Fascinating, says Mr. Spock. There really is intelligent life somewhere in the mainstream media....

.... and it has finally [at least at WaPo ] managed to figure out that President Barack Obama continues to receive advice on foreign policy and economics from many of the same people who advised President George W. Bush, and continues to advance many of the former President's policies in minimally modified forms. And the piece ends with an observation being made here for several months: All this leaves Obama in an uncomfortable position, drawing fire from conservatives while making his liberal friends nervous. It is a clear example of the difference between campaigning for president and actually being president. Ah, Demopublicans, what would we do without them? Oh. Yeah. We'd enjoy the potential of real political change in America.

When the past is ... rewritten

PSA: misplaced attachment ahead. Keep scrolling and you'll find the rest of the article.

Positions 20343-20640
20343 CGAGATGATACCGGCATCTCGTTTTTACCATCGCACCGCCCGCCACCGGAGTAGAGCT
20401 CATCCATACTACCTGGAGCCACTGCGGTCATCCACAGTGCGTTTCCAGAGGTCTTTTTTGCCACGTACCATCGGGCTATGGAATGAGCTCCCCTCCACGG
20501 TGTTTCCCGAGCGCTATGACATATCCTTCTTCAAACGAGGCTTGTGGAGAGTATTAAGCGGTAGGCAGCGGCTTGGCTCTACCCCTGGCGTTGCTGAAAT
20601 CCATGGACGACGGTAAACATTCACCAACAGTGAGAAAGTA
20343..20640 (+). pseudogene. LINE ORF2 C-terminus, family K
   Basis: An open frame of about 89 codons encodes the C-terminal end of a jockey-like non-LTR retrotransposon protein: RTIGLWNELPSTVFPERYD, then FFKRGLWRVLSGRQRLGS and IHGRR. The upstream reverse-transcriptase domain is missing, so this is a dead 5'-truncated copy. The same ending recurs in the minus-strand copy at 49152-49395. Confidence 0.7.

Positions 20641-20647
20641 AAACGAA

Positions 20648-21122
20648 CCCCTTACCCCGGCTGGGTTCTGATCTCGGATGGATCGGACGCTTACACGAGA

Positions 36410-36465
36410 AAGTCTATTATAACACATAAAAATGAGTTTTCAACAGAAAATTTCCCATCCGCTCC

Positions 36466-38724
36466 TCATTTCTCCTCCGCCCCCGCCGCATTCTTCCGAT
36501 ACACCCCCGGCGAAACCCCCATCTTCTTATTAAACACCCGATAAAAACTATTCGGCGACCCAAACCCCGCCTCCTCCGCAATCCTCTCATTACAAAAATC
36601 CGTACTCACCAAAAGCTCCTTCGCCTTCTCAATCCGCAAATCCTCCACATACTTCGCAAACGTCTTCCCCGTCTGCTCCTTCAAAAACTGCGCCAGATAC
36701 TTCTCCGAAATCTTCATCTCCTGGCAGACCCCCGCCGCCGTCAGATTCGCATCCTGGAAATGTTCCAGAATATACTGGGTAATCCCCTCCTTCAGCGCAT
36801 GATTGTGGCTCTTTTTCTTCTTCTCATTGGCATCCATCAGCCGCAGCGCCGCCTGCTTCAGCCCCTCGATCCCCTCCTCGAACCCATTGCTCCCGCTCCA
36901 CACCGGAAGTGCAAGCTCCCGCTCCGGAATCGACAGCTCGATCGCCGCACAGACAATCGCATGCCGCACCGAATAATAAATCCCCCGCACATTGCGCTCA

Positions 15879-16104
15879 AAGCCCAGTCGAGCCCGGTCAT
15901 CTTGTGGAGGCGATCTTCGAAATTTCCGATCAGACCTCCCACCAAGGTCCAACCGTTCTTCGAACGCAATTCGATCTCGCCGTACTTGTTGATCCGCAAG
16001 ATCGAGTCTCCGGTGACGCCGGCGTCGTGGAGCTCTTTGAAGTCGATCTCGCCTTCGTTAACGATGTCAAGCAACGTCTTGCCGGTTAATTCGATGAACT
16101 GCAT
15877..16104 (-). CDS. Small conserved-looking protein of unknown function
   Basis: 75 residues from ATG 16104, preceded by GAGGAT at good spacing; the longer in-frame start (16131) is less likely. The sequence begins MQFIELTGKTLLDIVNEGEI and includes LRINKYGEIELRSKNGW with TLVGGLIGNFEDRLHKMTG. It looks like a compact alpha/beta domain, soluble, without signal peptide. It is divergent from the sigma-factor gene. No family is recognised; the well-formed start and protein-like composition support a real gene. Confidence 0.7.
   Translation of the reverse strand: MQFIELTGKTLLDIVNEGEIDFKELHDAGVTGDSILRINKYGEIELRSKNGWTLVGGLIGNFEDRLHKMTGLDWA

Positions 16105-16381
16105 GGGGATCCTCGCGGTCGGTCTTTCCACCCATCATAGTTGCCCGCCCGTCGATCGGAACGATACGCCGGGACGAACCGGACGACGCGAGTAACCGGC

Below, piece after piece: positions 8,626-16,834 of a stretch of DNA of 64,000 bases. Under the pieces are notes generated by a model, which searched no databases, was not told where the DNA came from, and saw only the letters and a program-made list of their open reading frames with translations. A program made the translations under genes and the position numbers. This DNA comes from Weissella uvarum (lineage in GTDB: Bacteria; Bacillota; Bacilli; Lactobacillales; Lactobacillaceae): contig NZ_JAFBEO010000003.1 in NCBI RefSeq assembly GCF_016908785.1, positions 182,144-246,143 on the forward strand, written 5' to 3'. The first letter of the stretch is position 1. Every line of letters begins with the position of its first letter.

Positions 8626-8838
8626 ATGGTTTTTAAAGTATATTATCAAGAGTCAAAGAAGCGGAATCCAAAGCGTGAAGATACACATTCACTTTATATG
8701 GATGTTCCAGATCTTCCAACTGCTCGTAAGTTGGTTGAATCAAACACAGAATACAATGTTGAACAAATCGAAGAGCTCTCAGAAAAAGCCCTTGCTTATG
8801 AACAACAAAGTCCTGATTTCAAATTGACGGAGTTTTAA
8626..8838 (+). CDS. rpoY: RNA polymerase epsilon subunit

Celebrating the past is one thing. Rewriting history is another. I first watched Kenneth Clark's then universally acclaimed BBC documentary Civilisation in high school in 1974. [It had been released in 1969.] In many ways, Civilisation was to documentary television in the 1970s-1980s as Ken Burns' Civil War was in the 1990s: groundbreaking television more important for how it did what it did than for how accurately it portrayed its topic . Both Kenneth Clark and Ken Burns came in for a lot of criticism [more, I feel, in both cases than was merited] on narrow technical academic grounds. Clark, for example, was pilloried in some circles for the universal-sounding name Civilisation in a series that clearly focused only on Western Europe. Few people realized that Clark didn't choose the name for the series and didn't actually like it. None of which is precisely germane to this post. What interests me is that the entire series is now reappearing on You-Tube,